How To Make Money Doing Nothing

How To Make Money Doing Nothing
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Unless you’re an Instagram influencer, you probably have to exert some kind of physical or mental effort to make money. For those of us in the corporate slog, our constant connectivity to the cloud has made it easier to earn those sweet overtime rates, but at what cost?

Wouldn’t you prefer to earn money by doing absolutely nothing at all? If you’re human, the answer is probably yes. Here are four ways you can do just that.

#1 Open a Term Deposit account

A term deposit account is literally the definition of earning money for doing nothing.

As a fixed term investment, term deposits lock away your money until the end of an agreed loan term when the account reaches maturity.

Here’s how term deposits work:

  1. Deposit your money
  2. Wait until the deposit term ends
  3. Voila, free money!

With term deposit rates currently sitting around 2%, a $5,000 deposit now could earn you $100 in just 1 year. (Click here to learn more!)

Or, if you have a little more stashed away, a $250,000 deposit into a BCU Term Deposit account could earn you 2.15% over 3 years. That amounts to a whopping $16,125 for doing absolutely nothing.

Click on the deals above to learn more.

#2 Invest in the stock market

Investing in the stock market used to be reserved for mathematical and statistical geniuses. Luckily – like most difficult tasks these days – this can now be outsourced to an app.

Introducing the money-making app that automatically saves smalls sums of money for you to earn small returns: Raiz.

This micro-investing app is perfect for the laidback Aussie, working like this:

  1. Link your everyday bank account or transaction account to the app
  2. Put your investment strategy on autopilot
  3. Voila, free money!

Similar to how your super fund invests your money, Raiz manages fund portfolios which invest in a variety of investments via Exchange traded funds (EFTs). These investments, plus the roundups from your everyday spending into your Raiz account which trick you into saving, all add up.

Whilst you might not see the same returns with Raiz as that $250K term deposit account, free money is free money.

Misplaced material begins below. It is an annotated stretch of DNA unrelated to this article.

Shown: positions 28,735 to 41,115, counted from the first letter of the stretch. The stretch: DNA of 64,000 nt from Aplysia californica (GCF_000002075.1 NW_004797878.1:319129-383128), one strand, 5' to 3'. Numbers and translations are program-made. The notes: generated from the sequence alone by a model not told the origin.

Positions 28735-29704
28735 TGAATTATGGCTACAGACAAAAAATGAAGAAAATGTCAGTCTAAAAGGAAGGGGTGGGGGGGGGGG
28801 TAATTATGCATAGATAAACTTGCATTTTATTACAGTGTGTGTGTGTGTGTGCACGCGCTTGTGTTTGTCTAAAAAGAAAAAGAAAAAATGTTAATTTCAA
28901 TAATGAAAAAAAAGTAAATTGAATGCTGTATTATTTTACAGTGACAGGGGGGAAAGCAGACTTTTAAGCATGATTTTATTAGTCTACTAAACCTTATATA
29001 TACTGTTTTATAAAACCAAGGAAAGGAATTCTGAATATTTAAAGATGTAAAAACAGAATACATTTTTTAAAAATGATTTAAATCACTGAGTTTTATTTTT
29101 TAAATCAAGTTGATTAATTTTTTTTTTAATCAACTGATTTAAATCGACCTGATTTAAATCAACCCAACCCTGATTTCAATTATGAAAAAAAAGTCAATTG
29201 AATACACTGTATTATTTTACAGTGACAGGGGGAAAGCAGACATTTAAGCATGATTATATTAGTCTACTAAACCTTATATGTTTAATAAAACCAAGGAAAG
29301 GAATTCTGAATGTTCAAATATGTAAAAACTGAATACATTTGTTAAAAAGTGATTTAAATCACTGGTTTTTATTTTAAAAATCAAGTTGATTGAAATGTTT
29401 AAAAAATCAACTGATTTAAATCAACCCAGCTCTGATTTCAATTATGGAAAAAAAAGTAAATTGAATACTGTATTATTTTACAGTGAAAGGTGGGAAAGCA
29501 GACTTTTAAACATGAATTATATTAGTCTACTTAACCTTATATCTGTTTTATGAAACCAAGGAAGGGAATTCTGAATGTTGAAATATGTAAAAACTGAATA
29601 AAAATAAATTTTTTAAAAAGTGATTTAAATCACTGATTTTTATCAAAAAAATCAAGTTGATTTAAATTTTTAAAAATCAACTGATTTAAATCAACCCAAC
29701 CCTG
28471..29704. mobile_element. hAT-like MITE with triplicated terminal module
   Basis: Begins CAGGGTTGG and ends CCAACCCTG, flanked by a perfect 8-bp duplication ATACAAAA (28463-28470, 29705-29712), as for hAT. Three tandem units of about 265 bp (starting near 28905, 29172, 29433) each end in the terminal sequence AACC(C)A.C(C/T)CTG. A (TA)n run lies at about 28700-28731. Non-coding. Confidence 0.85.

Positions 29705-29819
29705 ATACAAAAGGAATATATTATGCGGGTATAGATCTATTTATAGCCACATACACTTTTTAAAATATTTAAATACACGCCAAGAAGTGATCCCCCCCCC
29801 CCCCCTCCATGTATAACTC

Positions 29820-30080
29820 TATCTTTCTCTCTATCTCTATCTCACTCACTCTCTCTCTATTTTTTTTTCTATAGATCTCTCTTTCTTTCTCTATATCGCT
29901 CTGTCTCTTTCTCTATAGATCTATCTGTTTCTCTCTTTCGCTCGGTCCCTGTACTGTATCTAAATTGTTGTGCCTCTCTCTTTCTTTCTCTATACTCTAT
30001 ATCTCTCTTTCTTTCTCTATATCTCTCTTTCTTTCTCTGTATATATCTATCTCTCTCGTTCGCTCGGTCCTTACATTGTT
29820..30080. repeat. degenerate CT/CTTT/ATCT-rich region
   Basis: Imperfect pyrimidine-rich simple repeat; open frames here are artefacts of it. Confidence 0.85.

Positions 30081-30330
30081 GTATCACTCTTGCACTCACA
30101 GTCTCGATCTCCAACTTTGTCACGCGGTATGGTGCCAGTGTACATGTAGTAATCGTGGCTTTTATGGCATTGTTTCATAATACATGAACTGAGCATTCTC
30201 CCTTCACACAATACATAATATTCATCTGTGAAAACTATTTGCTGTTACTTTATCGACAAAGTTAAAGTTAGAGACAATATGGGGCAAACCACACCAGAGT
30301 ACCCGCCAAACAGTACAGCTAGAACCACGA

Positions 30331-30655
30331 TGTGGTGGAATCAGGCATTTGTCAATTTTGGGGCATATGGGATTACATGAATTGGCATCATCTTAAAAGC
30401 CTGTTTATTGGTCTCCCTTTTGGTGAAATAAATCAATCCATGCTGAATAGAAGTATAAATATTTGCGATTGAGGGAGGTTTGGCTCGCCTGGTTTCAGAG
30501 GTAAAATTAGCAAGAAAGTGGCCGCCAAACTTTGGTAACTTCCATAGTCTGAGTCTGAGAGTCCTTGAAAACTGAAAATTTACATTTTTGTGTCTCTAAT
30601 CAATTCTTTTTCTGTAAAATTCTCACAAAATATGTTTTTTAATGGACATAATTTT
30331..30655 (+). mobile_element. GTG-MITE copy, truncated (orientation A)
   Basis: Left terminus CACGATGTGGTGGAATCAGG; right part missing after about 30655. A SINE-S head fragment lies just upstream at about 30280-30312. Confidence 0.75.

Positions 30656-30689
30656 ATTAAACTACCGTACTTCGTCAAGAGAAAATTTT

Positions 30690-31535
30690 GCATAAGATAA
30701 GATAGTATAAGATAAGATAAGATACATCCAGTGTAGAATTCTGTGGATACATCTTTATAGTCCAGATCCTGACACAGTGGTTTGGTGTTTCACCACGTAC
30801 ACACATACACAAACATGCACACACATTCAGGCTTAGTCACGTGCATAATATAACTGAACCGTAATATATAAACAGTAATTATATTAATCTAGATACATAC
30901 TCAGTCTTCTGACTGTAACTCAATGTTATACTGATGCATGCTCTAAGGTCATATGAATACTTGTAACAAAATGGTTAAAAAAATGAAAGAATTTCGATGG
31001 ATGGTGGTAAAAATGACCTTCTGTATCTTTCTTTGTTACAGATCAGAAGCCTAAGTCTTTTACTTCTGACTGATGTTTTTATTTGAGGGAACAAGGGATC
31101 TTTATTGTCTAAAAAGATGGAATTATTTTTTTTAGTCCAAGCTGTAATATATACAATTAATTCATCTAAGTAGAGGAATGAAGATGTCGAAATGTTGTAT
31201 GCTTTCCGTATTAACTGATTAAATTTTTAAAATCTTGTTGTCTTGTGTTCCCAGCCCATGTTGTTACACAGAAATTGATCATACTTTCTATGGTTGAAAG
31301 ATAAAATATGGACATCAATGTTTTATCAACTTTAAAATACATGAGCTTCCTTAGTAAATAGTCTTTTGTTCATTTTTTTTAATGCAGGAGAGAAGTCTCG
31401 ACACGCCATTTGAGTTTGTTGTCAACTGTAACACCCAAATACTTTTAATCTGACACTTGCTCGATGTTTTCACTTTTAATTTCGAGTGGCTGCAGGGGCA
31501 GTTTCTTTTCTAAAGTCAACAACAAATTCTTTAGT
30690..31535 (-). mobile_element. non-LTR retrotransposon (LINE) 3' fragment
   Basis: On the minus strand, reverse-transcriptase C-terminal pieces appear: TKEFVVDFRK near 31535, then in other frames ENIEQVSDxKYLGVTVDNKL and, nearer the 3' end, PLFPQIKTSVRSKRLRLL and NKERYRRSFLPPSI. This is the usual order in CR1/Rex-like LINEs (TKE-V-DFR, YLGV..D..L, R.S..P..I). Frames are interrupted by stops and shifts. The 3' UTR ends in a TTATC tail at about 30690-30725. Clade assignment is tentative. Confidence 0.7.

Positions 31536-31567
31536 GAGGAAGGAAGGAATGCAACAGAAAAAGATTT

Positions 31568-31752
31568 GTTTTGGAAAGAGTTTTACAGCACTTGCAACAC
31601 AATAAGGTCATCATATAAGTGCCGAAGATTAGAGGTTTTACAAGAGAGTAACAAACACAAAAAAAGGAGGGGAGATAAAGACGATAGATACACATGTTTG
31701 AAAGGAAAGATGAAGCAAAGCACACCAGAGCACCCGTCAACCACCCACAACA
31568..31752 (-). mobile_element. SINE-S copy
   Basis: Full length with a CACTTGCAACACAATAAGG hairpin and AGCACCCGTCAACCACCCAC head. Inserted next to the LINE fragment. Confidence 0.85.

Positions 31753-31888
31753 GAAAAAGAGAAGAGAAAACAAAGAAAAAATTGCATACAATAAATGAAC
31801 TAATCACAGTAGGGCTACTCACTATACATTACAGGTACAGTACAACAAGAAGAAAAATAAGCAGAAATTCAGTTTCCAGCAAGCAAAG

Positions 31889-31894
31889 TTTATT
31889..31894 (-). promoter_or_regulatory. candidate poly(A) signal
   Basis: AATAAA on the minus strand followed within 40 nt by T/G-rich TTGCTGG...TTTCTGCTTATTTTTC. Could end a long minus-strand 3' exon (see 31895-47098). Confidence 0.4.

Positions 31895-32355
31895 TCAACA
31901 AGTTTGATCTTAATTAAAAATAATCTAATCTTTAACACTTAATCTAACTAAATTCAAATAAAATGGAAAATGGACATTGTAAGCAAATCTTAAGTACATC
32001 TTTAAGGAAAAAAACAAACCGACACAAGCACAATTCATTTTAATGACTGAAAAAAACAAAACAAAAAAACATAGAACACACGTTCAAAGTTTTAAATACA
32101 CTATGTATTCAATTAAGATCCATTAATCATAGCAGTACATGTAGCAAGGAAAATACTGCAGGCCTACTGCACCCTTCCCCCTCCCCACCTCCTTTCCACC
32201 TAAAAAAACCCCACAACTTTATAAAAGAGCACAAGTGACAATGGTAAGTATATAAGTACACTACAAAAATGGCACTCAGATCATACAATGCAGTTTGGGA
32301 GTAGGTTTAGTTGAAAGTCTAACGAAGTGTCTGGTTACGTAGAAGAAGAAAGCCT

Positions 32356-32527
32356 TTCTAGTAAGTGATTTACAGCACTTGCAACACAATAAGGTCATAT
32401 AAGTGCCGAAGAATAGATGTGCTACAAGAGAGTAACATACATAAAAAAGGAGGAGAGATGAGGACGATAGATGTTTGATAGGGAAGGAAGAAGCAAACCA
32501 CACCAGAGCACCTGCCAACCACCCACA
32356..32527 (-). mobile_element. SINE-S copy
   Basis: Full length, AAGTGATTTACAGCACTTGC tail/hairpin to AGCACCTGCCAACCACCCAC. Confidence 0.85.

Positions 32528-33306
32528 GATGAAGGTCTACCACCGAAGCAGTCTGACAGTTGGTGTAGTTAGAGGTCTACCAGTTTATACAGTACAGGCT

Click on the deals above to learn more.

#3 Open a transaction account

At the moment, there are a few banks offering tasty sign up cashback bonuses to attract new business.

This is great news if you’re looking at switching banks, as technically you’ll earn money for doing nothing more than what you were already planning to do!

Here’s what you need to do:

  1. Open a bank account with a lender offering a cashback sign up bonus
  2. Meet the terms and conditions of said bank account
  3. Voila, free money!

To make it even easier for you, we’ve found three banks offering free cash for switching.

Bank Account Cashback Offer Expiry Date
St George Complete Freedom Account $40 3rd October 2019
Westpac Choice Account $50 9th October 2019
HSBC Everyday Global Account $100 31st March 2020

Data accurate as at 23rd September 2019. Terms, conditions, fees and charges apply.

#4 Top up your super fund

Now, if you’re in your thirties or your forties, a simple way to make money by doing pretty much nothing is by whipping your super into shape.

If you’ve always left it ‘for later’, not really thinking about how it can work for you – it might be time to consolidate your super and find some missing money.

Billions of dollars in unclaimed and lost super are currently being held by super funds and the Australian Tax Office (ATO), so it’s worth checking if you have some in there!

Here’s what you need to do:

  1. Contact your super fund online or via phone
  2. Give permission for them to find and consolidate your super
  3. Voila, free money!

The process is super simple, and your current fund will obviously want to help you find and retrieve the money so that it’s in their accounts.

Another thing you may want to look at with your super is how it’s invested. Sounds boring, but if you’re 25-35 years off retirement, moving from a conservative, balanced option to a more aggressive, higher-risk, higher-growth investment option could pay off.

Who knew making money could be so simple?


  • I would strongly suggest people to investigate more into point 4 “Top up your super fund”! The author throws around the notion of simply contacting your super fund and allowing them to find and consolidate your super. In almost all circumstances your super fund would do so without consideration for insurances held within the other fund you are closing (which depending on your health or occupation) you may not be able to get replacement cover for.

  • Given the very low rates atm, and the likelihood of further reductions in the cash rate, I would overlook term deposits and suggest people invest the money instead into a managed fund or trust. While it is riskier than term deposits, interest rates are higher and there are numerous products out there that offer stable returns

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